https://www.amazon.com/John-Dolan/e/B008IIERF0

My review:

I am a big fan of John Dolan’s writing and enjoyed the first book in his new trilogy, Karma’s Children, so much that I started to read the second book straight away. Unfortunately, I’ll have to wait a bit for the conclusion… Because yes, it’s another great book.

In contrast to Restless Earth (you can check my review here), this book is less complex in structure and reminded me more of the previous series, Time, Blood and Karma, although it would be wrong to state that any of the books by this author are “simple” or “straightforward”. He has built a universe of characters, locations, and events that interconnect in ways that bring to mind a spider web. It is beautiful, complex, and depending on your location you might, or might not, be able to see how the whole structure works. But, back to the structure. Here, the story is told mostly in chronological order (sometimes the characters might recall things from their past, but the actual events in the main story are told in what appears to be the logical order), by two main characters. We have the first-person present tense narration by our hero, David Braddock (well, hero/antihero), and here the narration is much more in tune with previous books, bringing back his wit, his observations, his quotes, but also, his anxiety and his lack of insight at times. (He seems to have taken a page out of my notebook, though, and he shows some evidence of trying to grow up at the beginning of the story). I was pleased to hear from him from his own mouth, as such, even if I must confess that the previous book made me keep my eyes more closely trained on him and question his reasoning and his motives even more than usual.

The other main character is Ross Gallagher, a newcomer to the story, and a professional baddie at that. His story is told in the third person but from his point of view, so we get to “understand”, if that is possible, how his mind works. He is matter of fact, and seems distanced from himself (yes, as the narration notes, he disassociates from his behaviour), but despite his professionalism, there is evidence that he is slowly unravelling. We learn about his past history, and it is not long before we discover that fate and karma are at work again, ready to prove that the world can turn up to be much smaller than we think. The author does not write one-dimensional characters, and this is not just an evil character you’ll love to hate. I wouldn’t say I liked him and yet…

It’s a bit difficult to talk about this book in detail without risking giving away any spoilers. This time, as the description hints at, things get pretty personal for Braddock, and despite the support by the many women in his life (I’ve become a huge fan of Da, and I’m pleased Braddock is giving her more of a free rein) and their mature attitude, he is in turmoil. And, unfortunately, things only get worse. There is a twist at the end (it didn’t surprise me, but I won’t say anything else), and I wonder if some readers might class the ending as a cliff-hanger. In my opinion, we get answers to most of the questions posed in the book, thanks to the two points of view employed and to the ending. Having said that, this is a trilogy, and we are left desperate to know how it will all conclude. And that is as should be.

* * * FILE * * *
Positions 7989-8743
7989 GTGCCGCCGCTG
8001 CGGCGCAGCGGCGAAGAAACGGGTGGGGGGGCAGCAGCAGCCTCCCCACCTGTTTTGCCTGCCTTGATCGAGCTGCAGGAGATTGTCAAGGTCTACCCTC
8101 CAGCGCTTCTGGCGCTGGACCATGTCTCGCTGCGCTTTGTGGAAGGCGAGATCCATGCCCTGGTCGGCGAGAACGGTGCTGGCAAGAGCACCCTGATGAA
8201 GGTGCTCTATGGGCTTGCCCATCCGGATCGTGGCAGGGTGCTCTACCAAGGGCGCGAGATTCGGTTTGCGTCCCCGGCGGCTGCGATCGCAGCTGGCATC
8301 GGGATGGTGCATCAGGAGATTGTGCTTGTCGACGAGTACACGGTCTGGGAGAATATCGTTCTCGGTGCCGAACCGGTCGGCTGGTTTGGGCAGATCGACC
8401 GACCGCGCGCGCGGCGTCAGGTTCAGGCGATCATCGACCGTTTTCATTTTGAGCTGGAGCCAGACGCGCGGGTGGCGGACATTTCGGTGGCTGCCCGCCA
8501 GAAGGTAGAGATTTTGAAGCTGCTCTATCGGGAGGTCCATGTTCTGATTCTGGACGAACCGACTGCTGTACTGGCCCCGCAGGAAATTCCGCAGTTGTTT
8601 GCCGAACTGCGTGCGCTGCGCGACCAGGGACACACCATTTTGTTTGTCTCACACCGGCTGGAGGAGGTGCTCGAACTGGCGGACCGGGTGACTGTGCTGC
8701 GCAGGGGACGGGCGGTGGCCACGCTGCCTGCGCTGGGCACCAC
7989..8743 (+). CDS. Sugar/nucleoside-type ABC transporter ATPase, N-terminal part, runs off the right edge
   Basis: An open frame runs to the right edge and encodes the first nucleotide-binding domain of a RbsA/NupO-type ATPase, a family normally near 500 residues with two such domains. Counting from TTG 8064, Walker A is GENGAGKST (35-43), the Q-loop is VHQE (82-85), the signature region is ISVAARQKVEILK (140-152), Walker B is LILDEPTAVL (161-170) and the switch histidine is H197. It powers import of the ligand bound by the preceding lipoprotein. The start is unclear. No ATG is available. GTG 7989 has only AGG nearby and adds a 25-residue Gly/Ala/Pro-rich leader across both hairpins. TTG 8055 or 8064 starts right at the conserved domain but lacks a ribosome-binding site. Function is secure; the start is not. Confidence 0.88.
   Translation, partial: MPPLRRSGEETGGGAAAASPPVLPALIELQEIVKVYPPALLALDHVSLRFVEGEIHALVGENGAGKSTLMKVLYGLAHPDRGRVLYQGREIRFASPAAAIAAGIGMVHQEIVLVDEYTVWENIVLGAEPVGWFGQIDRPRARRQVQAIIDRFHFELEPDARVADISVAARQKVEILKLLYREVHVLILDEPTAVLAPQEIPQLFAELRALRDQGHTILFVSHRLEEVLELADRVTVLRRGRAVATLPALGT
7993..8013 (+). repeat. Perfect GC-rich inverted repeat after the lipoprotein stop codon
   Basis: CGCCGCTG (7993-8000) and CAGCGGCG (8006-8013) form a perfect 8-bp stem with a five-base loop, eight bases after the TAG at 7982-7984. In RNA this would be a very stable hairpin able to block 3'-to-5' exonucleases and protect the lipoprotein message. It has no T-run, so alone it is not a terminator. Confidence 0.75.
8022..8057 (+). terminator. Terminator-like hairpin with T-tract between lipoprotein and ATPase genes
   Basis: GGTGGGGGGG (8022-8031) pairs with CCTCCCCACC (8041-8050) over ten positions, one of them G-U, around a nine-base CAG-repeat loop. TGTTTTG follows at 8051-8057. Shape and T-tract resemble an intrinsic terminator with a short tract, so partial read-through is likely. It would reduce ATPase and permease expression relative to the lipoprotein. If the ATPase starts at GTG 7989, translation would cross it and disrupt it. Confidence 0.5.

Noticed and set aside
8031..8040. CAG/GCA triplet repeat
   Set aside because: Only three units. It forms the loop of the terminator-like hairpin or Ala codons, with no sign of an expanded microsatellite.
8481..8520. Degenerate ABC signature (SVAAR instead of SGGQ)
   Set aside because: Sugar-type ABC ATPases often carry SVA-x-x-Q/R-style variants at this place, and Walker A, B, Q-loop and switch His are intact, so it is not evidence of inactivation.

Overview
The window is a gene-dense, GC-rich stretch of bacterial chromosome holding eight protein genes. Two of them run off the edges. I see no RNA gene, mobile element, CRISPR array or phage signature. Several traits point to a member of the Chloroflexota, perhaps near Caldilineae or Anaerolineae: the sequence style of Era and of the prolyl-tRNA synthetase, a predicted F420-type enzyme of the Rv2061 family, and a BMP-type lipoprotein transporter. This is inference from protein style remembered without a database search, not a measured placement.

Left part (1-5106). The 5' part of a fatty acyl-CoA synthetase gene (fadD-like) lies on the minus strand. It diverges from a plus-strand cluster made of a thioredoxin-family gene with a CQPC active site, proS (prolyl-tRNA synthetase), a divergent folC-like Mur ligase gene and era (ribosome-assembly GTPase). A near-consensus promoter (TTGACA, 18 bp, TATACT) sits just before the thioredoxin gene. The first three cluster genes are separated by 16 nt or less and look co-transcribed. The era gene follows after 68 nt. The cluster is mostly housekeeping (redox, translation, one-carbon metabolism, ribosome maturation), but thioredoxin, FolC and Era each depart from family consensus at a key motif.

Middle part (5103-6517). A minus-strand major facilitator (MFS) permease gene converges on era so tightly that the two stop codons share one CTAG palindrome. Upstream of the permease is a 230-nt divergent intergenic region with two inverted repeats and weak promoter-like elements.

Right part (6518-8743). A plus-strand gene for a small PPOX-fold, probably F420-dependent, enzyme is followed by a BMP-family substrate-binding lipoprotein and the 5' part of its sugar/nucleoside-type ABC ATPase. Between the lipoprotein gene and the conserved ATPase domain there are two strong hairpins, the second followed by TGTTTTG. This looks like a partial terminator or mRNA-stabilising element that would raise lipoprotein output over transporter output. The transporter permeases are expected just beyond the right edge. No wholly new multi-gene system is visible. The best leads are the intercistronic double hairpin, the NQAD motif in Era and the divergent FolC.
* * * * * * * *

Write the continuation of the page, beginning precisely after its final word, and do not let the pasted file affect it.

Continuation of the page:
Fans of Dolan’s novels will enjoy the quality of his writing, the philosophical insights (that we might share in or not), the many quotes (Macbeth plays a big part, although references to rivers and the sea brought to mind Garcilaso de la Vega for me), the varied and complex characters, the mystery/thriller parts of the story (I had an inkling that all was not well, but I didn’t quite work out all the details), the contrasting settings (from Thailand, to London, to Marbella, to Bali, beautifully described), and the ending, which opens up more questions and promises a final book where everything will come to an explosive end.

I would not recommend readers who’ve never read any of the author’s books to start here. At the very least, I’d advise anybody who wants to get a full sense of the story to read the previous book in the trilogy. And, if you have time, start right at the beginning, reading book one in the Time, Blood and Karma series, Everyone Burns. You’ll thank me later.

A must read for lovers of intrigue, complex characters, exotic settings, philosophical insights and reflections, excellent writing, and stories with red herrings and twists and turns. I can’t wait for the last book!

Thanks to the author for his fantastic book, thanks to all of you for reading, and remember to like, share, comment, click, review, and keep smiling!